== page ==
• Crossref
    • Search Google Scholar
    • Export Citation
  • [17]

    S.-P. Zhu , S. Xu , M.-F. Hao , D. Liao , and Q. Wang , “Stress-strain calculation and fatigue life assessment of V-shaped notches of turbine disk alloys,” Eng. Fail. Anal., vol. 106, p. 104187, 2019. https://doi.org/10.1016/j.engfailanal.2019.104187.

    • Crossref
    • Search Google Scholar
    • Export Citation
  • [18]

    R. Jones , M. Knapp , J. Price , and L. Molent , Stress and Strain Estimation of Notches in Aircraft Structures. Defence Science and Technology Organisation Canberra (Australia), 1998.

    • Search Google Scholar
    • Export Citation
  • [19]

    Z. Zeng and A. Fatemi , “Elasto-plastic stress and strain behaviour at notch roots under monotonic and cyclic loadings,” J. Strain Anal. Eng. Des., vol. 36, no. 3, pp. 287300, 2001. https://doi.org/10.1243/0309324011514476.

    • Crossref
    • Search Google Scholar
    • Export Citation
  • [20]

    P.I. Christodoulou , “Effect of retained austenite transformation on the fatigue behaviour of aluminum containing TRIP steels,” Doctoral dissertation, University of Thessaly, 2018.

    • Search Google Scholar
    • Export Citation
  • [21]

    N. E. Dowling , “Performance of metal-foil strain gages during large cyclic strains,” Exp. Mech., vol. 17, no. 5, pp. 193197, 1977. https://doi.org/10.1007/BF02330997.

    • Crossref
    • Search Google Scholar
    • Export Citation
  • [22]

    G. Glinka , “Relations between the strain energy density distribution and elastic-plastic stress-strain fields near cracks and notches and fatigue life calculation,” Low Cycle Fatigue, ASTM International, 1988. https://doi.org/10.1520/STP24538S.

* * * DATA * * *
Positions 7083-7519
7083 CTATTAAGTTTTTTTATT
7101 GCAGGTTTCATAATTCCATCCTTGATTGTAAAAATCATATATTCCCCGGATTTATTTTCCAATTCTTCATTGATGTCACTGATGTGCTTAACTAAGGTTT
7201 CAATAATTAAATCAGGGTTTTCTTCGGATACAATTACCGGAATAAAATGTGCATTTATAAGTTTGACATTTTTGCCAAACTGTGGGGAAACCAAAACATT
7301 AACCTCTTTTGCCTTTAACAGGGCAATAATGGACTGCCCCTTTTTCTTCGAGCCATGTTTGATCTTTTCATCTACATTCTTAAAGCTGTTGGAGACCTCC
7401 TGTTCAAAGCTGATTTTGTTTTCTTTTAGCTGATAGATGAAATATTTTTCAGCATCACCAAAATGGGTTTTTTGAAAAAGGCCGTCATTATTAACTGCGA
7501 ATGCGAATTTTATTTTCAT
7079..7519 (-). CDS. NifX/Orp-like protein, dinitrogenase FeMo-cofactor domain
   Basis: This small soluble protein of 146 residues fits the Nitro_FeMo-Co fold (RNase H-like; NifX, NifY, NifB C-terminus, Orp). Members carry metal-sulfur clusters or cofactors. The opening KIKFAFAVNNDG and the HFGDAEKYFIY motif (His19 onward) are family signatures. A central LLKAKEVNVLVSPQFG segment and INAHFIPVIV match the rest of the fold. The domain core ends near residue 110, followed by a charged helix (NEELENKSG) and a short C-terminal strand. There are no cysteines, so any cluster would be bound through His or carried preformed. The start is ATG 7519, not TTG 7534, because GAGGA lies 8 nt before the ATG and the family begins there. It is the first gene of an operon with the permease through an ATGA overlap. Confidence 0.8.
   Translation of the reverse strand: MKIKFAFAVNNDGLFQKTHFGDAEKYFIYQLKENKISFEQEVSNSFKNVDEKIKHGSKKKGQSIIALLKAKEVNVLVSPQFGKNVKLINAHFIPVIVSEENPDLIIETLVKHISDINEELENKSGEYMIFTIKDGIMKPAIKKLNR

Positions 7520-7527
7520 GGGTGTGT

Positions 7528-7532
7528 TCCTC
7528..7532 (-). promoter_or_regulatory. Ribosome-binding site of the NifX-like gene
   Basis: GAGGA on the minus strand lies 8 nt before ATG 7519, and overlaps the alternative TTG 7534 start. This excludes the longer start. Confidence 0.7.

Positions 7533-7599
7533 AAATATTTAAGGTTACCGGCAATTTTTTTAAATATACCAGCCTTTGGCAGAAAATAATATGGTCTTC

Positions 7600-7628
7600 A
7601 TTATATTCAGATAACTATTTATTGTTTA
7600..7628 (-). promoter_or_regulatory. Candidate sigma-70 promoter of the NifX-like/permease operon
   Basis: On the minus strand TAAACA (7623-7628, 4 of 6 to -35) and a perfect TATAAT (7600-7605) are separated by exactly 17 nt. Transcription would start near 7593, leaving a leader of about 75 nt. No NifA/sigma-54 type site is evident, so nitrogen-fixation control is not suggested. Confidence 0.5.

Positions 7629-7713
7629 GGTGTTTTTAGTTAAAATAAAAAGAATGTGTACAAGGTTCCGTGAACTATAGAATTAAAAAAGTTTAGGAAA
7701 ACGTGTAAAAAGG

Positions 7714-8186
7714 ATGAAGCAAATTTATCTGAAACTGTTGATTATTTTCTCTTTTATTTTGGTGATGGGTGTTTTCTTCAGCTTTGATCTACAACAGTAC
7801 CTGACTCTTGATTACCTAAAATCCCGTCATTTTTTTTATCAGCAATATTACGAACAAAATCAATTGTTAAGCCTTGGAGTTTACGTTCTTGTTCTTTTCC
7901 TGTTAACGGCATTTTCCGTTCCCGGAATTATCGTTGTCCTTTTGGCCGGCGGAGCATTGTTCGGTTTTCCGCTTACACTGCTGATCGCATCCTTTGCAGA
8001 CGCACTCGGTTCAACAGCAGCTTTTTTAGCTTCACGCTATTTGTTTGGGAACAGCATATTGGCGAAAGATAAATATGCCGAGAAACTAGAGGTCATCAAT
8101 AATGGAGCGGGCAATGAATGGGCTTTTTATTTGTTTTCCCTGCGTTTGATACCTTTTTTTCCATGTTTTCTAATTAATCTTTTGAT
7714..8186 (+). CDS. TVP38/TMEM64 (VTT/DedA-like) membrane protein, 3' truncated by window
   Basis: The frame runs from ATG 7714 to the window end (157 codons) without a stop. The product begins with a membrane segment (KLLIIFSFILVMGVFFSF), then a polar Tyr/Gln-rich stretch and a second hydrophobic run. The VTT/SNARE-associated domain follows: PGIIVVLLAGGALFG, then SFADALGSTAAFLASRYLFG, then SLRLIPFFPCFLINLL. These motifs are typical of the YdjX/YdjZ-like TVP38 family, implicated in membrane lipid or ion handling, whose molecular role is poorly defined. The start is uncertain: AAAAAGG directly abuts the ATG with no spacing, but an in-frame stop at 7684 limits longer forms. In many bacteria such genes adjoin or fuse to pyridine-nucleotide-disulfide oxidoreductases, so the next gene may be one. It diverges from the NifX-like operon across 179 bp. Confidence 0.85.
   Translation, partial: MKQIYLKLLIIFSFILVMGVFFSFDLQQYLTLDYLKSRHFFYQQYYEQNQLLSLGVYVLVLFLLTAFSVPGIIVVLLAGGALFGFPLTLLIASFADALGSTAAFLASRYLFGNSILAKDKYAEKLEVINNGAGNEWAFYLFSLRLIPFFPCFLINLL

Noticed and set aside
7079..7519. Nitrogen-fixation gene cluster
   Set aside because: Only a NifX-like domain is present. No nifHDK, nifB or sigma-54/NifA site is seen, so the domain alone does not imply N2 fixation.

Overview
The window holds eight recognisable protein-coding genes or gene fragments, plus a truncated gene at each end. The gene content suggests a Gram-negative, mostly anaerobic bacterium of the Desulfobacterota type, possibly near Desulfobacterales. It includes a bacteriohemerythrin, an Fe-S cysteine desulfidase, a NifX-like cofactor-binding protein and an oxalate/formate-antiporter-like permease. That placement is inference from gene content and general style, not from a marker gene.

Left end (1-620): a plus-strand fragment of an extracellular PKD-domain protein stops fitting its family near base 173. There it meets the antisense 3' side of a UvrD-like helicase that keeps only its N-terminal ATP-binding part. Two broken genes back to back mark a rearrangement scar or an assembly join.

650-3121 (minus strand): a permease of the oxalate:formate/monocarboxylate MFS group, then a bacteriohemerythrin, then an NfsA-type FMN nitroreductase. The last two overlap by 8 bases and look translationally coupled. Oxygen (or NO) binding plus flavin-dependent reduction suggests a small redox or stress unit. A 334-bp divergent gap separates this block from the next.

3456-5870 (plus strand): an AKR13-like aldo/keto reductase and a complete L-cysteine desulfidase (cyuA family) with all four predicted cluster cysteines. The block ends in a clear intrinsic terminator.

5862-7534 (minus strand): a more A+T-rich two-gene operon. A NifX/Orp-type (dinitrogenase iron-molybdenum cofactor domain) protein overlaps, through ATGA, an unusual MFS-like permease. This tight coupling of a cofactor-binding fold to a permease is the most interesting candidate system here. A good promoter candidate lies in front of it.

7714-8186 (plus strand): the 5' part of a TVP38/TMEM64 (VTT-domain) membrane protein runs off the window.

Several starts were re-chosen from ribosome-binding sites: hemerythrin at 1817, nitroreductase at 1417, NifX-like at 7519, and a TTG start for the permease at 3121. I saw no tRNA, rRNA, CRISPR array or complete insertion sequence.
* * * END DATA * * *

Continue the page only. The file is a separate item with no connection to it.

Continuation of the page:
• Search Google Scholar
    • Export Citation
  • [23]

    P. Verma , N. C. Santhi Srinivas , and V. Singh , “Low cycle fatigue behaviour of modified 9Cr–1Mo steel at 600 °C,” Trans. Indian Inst. Met., vol. 69, no. 2, pp. 331335, 2015. https://doi.org/10.1007/s12666-015-0782-7.

    • Crossref
    • Search Google Scholar
    • Export Citation
  • [24]

    P. Verma , J. Basu , N. C. Santhi Srinivas , and V. Singh , “Deformation behavior of modified 9Cr–1Mo steel under low cycle fatigue at 600 °C,” Mater. Characterization, vol. 131, pp. 244252, 2017. https://doi.org/10.1016/j.matchar.2017.06.024.

    • Crossref
    • Search Google Scholar
    • Export Citation
  • [25]

    P. Verma , N. C. Santhi Srinivas , and V. Singh , “Low cycle fatigue behavior of modified 9Cr-1Mo steel at 300 °C,” Mater. Sci. Eng. A, vol. 715, pp. 1724, 2018. https://doi.org/10.1016/j.msea.2017.12.105.

    • Crossref
    • Search Google Scholar
    • Export Citation
  • [26]

    B. Das and A. Singh , “Understanding strain controlled low cycle fatigue response of P91 steel through experiment and cyclic plasticity modeling,” Fusion Eng. Des., vol. 138, pp. 125137, 2019. https://doi.org/10.1016/j.fusengdes.2018.11.007.

    • Crossref
    • Search Google Scholar
    • Export Citation
  • [27]

    J. Veerababu , S. Goyal , R. Sandhya , and K. Laha , “Fatigue life estimation of notched specimens of modified 9Cr-1Mo steel under uniaxial cyclic loading,” Mater. High Temperatures, vol. 34, no. 4, pp. 250259, 2017. https://doi.org/10.1080/09603409.2017.1308084.

    • Crossref
    • Search Google Scholar
    • Export Citation
  • [28]

    MathWorks Announces Release 2018a of the MATLAB and Simulink Product Families, MATLAB & Simulink.

  • [29]

    Abaqus 6.11 Analysis User’s Manual. Product of Dassault Systèmes Simulia Corp , Providence, 2011.

  • [30]

    J. Lemaitre and J.-L. Chaboche , Mechanics of Solid Materials. Cambridge: Cambridge University Press, 1990.

  • [31]

    W. Ramberg and W. R. Osgood , “Description of stress-strain curves by three parameters,” Tech. Note, no. 902, 1943.

  • [32]

    R. E. Peterson and R. Plunkett , “Stress concentration factors,” J. Appl. Mech., vol. 42, no. 1, pp. 248–248, 1975.